This Tate touring exhibition features a group of works by Marlow Moss (1889-1958), now regarded as one of Britain’s most important Constructivist artists. The paintings, reliefs and sculptures, drawn from collections in the UK and Europe, are primarily concerned with an interrogation of movement, space and light.
Prior to the Second World War, Moss produced highly abstract painted compositions similar to the work of Mondrian, with whom she is often associated and who she was close to for much of her life. Later, her practice developed toward the production of all-white reliefs and sculptural works.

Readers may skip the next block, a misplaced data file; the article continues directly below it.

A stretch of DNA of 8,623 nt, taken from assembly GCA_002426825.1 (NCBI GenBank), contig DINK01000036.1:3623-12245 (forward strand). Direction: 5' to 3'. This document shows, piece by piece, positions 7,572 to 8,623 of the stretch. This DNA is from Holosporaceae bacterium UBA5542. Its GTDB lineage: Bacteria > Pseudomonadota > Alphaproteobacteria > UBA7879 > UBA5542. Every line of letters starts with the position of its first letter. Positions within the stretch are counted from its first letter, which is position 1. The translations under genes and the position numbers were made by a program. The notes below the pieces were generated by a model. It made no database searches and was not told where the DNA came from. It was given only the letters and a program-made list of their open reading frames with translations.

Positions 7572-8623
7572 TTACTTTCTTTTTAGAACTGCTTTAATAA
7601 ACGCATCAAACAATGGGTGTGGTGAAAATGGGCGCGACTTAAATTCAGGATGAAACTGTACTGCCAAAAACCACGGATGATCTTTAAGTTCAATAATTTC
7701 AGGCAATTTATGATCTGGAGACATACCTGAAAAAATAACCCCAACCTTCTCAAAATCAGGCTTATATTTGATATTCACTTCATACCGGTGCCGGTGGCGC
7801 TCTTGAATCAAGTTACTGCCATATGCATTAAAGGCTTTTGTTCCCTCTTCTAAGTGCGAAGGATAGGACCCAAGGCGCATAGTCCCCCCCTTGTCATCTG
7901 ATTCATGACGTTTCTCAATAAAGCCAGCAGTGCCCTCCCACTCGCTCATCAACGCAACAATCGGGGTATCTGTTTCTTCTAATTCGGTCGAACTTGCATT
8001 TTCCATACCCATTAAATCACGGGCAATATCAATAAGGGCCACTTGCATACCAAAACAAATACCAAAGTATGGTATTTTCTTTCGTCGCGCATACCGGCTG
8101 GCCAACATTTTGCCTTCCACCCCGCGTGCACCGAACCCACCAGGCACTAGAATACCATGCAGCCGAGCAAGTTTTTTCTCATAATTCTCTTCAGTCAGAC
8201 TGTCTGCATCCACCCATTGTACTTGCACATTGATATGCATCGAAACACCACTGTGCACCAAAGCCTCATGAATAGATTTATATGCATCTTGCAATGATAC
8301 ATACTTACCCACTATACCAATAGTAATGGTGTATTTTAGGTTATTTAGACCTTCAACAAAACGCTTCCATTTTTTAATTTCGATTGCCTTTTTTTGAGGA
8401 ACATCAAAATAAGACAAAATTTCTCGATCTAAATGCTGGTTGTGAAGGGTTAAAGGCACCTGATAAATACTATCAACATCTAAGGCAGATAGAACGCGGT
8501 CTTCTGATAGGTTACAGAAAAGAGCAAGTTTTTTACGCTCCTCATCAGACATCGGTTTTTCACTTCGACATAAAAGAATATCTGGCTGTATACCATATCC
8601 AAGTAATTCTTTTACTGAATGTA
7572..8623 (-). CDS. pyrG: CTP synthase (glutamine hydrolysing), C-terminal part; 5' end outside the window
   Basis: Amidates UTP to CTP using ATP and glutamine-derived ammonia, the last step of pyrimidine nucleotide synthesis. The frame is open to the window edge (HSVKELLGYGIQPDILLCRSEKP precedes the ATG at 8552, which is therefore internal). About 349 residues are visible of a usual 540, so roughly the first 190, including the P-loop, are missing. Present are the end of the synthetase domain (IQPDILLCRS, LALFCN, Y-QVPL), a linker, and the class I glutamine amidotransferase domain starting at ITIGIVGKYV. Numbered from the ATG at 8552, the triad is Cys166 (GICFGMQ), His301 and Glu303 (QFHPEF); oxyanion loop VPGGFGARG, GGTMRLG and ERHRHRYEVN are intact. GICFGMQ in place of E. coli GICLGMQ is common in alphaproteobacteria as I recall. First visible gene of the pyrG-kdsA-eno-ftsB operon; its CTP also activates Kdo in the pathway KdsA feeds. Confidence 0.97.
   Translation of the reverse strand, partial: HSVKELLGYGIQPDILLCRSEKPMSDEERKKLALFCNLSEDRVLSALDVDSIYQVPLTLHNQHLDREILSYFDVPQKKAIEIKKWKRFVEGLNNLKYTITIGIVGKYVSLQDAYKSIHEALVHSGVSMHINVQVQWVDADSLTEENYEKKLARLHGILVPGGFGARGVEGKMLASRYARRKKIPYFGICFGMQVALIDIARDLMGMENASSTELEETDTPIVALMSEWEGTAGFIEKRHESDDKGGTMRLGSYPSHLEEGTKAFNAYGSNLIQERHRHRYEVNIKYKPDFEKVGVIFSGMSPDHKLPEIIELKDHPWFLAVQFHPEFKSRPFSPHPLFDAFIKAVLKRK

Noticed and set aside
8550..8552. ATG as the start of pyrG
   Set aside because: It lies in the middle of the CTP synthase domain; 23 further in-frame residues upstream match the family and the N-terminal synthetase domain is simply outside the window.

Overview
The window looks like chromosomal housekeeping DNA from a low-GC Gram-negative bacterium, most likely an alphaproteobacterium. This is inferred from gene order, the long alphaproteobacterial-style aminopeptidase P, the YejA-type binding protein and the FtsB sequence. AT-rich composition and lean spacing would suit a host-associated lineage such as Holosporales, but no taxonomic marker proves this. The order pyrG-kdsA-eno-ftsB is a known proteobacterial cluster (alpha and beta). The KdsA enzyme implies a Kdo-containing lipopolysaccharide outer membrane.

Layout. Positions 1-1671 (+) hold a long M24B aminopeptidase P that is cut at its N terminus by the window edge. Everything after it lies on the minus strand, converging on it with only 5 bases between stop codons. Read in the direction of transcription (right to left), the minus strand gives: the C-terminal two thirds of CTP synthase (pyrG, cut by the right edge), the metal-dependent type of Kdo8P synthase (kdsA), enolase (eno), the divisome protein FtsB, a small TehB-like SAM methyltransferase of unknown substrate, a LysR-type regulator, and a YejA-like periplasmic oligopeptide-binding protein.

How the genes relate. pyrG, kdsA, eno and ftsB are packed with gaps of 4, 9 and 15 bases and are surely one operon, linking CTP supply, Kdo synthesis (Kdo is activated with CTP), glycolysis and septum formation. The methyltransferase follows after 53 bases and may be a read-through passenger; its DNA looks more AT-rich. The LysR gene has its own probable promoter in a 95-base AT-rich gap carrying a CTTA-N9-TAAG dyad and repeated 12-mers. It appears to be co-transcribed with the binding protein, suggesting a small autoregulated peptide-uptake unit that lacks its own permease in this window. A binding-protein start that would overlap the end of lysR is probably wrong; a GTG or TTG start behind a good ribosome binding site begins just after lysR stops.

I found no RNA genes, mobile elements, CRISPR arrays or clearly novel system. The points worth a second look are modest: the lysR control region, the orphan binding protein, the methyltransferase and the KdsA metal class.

Moss lived and worked between Paris and Cornwall for much of her life, changing her name and permanently adopting a masculine appearance in 1919. Moss finally settled in Lamorna Cove in 1939.
The exhibition includes letters and photographs drawn from the Tate Archive, which offer a fascinating glimpse into Moss' life.
Image: Marlow Moss, Balanced Forms in Gunmetal on Cornish Granite, 1956-7 © Tate